Snek — a tiny python-inspired language for embedded computing
Snek is a tiny embeddable language targeting processors with only a few kB of flash and ram. Think of something that would have been running BASIC years ago and you'll have the idea. These processors are too small to run MicroPython.
The Snek Home Page provides more information about the language and community.
Snek is packaged for Debian and is available for the unstable release.
Packages for Linux, including older versions of Debian, Mac OS X and Windows are available in the Snek Dist directory
Snek supports analog and digital I/O operations on all of these boards. Snek also has some support for built-in devices on boards as described below.
Adafruit Crickit. This is sold as an expansion board for other Adafruit products, but Snek is able to run on the local processor. Snek supports the motor controllers and Neopixel.
Adafruit Feather M0 Express. Snek supports digital and analog input and output with this device.
Seeed Grove Beginner Kit for Arduino. Snek supports the LED, Buzzer, Light, Sound, OLED Display, Button, Rotary Potentiometer and 3-axis Accelerometer.
Circuit Playground Express. Snek supports the NeoPixels, sound, light sensor and temperature sensor. It does not support the accelerometer yet.
Snekboard. This board was designed to run Snek and control Lego Power Function motors.
LEGO® MINDSTORMS® EV3. Snek supports EV3 motors and sensors.
To Do list
I think the basic Snek language is pretty complete at this point, but there are always improvements that can be made.
Here's some places that have seen recent work
Arduino Uno port. This port, is mostly the same as the Duemilanove port but includes replacement firmware for the Atmega 16u2 on the Uno board which acts as the USB interface.
Handle 'chained' comparison operators (a < b < c) correctly.
Add sound output support for the Adafruit Circuit Playground Express board.
Use Optiboot on the Duemilanove board so that Snek can be replaced without needing a separate programming device.
Build and Run!
If you want to build Snek yourself, you'll need to have the build tools and other dependencies installed.
To build Snek you need these dependencies:
- python curses
On Debian unstable, you can get everything from the main archive:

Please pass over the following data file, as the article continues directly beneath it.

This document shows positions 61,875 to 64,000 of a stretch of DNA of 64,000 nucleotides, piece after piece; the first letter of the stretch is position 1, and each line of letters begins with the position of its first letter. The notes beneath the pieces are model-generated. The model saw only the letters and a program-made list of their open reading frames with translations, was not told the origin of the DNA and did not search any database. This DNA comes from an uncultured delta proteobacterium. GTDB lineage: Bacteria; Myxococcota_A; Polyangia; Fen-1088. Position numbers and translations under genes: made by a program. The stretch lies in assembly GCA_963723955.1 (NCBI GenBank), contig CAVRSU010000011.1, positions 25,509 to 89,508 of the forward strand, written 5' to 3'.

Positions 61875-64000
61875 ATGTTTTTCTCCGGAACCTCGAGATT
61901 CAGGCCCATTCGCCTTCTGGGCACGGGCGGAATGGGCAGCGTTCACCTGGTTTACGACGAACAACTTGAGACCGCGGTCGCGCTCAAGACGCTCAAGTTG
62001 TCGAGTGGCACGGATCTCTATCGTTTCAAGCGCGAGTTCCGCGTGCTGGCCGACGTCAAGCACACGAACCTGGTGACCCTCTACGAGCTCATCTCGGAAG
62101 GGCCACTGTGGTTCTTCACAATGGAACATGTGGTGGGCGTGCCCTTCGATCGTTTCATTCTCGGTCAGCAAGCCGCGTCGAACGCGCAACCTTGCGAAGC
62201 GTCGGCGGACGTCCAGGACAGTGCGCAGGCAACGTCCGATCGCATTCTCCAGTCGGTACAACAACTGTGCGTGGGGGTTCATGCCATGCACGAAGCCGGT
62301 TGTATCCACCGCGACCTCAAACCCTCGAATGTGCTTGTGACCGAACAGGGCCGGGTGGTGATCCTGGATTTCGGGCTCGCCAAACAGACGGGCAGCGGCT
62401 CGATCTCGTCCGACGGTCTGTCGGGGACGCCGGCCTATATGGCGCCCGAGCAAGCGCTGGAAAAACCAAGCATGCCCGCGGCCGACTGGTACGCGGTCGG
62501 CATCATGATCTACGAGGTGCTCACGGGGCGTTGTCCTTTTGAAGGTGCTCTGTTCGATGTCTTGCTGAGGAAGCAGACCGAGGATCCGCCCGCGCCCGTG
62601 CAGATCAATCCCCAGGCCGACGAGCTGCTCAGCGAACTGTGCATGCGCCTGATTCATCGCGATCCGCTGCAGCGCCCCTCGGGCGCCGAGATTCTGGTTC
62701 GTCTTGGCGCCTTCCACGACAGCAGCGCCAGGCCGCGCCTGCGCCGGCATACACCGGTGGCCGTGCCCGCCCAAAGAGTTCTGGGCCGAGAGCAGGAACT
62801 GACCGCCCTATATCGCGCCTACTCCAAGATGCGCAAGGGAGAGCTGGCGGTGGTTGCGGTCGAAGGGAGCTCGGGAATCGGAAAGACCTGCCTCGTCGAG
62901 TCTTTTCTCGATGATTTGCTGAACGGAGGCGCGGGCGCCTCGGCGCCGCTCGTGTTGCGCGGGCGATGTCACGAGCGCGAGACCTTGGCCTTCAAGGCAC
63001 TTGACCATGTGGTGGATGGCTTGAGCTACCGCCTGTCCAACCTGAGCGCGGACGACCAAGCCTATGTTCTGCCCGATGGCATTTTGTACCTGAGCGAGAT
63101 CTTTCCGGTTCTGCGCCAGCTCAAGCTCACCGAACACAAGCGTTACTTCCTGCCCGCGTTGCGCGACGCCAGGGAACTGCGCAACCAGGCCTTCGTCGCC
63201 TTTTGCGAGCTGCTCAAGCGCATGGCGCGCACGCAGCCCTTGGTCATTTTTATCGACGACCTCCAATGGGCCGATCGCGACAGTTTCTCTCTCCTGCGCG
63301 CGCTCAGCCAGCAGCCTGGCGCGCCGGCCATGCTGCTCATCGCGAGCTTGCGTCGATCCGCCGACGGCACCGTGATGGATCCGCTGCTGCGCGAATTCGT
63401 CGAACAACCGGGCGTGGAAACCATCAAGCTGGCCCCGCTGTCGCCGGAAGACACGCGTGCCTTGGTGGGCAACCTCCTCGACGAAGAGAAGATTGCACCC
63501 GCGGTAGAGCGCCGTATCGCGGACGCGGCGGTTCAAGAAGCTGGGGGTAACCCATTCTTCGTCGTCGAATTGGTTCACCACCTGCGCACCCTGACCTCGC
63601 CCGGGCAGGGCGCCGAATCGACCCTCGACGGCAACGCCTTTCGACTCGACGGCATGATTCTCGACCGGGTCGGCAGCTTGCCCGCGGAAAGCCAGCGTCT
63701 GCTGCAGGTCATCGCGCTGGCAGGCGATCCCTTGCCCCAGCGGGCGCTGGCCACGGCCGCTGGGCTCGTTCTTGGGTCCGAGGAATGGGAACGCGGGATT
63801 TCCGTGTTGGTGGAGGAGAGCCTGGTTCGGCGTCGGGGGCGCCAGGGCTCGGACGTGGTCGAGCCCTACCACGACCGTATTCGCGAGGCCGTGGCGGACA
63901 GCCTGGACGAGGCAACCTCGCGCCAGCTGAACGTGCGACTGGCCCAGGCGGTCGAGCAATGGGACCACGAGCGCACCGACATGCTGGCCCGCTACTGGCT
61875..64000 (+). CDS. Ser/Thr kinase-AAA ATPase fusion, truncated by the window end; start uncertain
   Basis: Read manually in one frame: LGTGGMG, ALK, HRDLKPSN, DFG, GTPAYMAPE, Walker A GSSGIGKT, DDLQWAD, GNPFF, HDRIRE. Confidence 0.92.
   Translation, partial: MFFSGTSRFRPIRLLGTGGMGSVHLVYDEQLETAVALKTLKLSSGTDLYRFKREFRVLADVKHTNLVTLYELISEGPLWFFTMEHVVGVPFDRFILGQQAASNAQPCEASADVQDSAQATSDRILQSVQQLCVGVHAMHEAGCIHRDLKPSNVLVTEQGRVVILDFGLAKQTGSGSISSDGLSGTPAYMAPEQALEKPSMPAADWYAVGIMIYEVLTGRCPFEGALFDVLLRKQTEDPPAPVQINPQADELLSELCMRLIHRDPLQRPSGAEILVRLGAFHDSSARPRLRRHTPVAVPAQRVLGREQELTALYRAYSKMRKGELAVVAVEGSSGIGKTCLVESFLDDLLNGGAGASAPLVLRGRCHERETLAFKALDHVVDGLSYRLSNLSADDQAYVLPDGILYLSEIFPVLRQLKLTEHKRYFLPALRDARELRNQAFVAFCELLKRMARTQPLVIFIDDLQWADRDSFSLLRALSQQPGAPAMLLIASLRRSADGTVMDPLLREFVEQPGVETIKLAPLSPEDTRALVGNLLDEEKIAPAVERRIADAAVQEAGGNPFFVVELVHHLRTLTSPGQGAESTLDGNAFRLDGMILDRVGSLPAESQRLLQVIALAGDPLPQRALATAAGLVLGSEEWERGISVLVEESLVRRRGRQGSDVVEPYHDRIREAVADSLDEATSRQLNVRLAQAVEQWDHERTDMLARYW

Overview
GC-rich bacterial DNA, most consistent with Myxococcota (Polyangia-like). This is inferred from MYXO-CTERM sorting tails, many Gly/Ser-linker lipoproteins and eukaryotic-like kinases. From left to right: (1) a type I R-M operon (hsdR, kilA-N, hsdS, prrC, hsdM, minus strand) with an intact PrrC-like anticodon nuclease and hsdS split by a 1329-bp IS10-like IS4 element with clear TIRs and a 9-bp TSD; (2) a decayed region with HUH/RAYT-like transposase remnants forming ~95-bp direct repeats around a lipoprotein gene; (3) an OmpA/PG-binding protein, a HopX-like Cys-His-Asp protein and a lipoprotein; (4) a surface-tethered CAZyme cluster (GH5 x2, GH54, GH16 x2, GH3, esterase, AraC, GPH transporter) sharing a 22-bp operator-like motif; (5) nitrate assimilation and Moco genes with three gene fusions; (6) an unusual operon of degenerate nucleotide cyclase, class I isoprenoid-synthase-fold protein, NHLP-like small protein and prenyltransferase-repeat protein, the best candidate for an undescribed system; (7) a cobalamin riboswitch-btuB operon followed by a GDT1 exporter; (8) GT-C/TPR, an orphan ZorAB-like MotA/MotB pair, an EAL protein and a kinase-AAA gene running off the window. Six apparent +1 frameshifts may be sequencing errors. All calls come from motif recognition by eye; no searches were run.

# apt install lola gcc-avr avr-libc python3-serial \ gcc-arm-none-eabi gcc-riscv64-unknown-elf libreadline-dev \ picolibc-arm-none-eabi picolibc-riscv64-unknown-elf
Building and install
Here are some useful options to control the build. Each of these is run from the top level directory.
If you just type 'make', the system will build all of the embedded binaries and a native binary to run locally.
$ make install
'make install' will copy all of the built programs to /usr/local
$ make PREFIX=$HOME/.local
This compiles everything to run from your home directory, instead of /usr/local.
$ make PREFIX=$HOME/.local install
Make sure you use the same PREFIX value everytime you run make so that the snek install scripts (which get PREFIX embedded in them) that are installed know where to find the snek binaries for each device.
Running on Embedded Devices
Snek is designed to run on small embedded devices with 32kB or more of flash and 2kB or more of RAM. Snek has been ported to a variety of embedded devices, providing access to pins as GPIOs as well as some built-in peripherals. Documentation about the supported boards can be found in the Snek Manual.
Running on Linux, Mac OS X Windows
Snek is also built to run natively on Linux, Mac OS X and Windows. When installed, you'll find it available in the regular system menu.
The Mu Editor
The Snek Development Environment
Snekde is provided on all three platforms; you'll find it in the system menu on Linux and Windows and down in your personal Applications directory on Mac OS X.
The snekde window is split into two parts. The upper 2/3 is a text editor for source code. The bottom 1/3 lets you interact with the Snek device over the USB port. The very top line lists functions that you can invoke by pressing the associated function key:
- F1 — Device. Connect to a serial port.
- F2 — Get. Get source code saved to the Snek device eeprom into the editor pane.
- F3 — Put. Put code from the editor pane into the Snek device eeprom.
- F4 — Quit. Exit snekde.
- F5 — Load. Read source code from the file system into the editor pane.
- F6 — Save. Write source code from the editor pane to the file system.
There are a couple more keybindings which you'll want to know:
- Page-up/Page-down — Switch between the editor pane and the interaction pane.
- Ctrl-X/Ctrl-C/Ctrl-V — Usual cut/copy/paste commands.
- Ctrl-C — In the interaction pane, this interrupts any snek program running on the device. Note that this means you don't get a Copy command in the interaction pane.
- Ctrl-Z — Undo.
Tab auto-indents the current line. Backspace backs up over a tabstop when appropriate.
There are examples provided, some of which work with both Python and Snek, and some of which show how to use SoC-specific APIs that aren't available in Python.
I'd love to receive more contributions in the form of patches, suggestions and bug reports. Please feel free to send mail or use the github process. I've created a mailing list for collaboration; you'll need to subscribe to be able to post. Subscribe to the snek mailing list here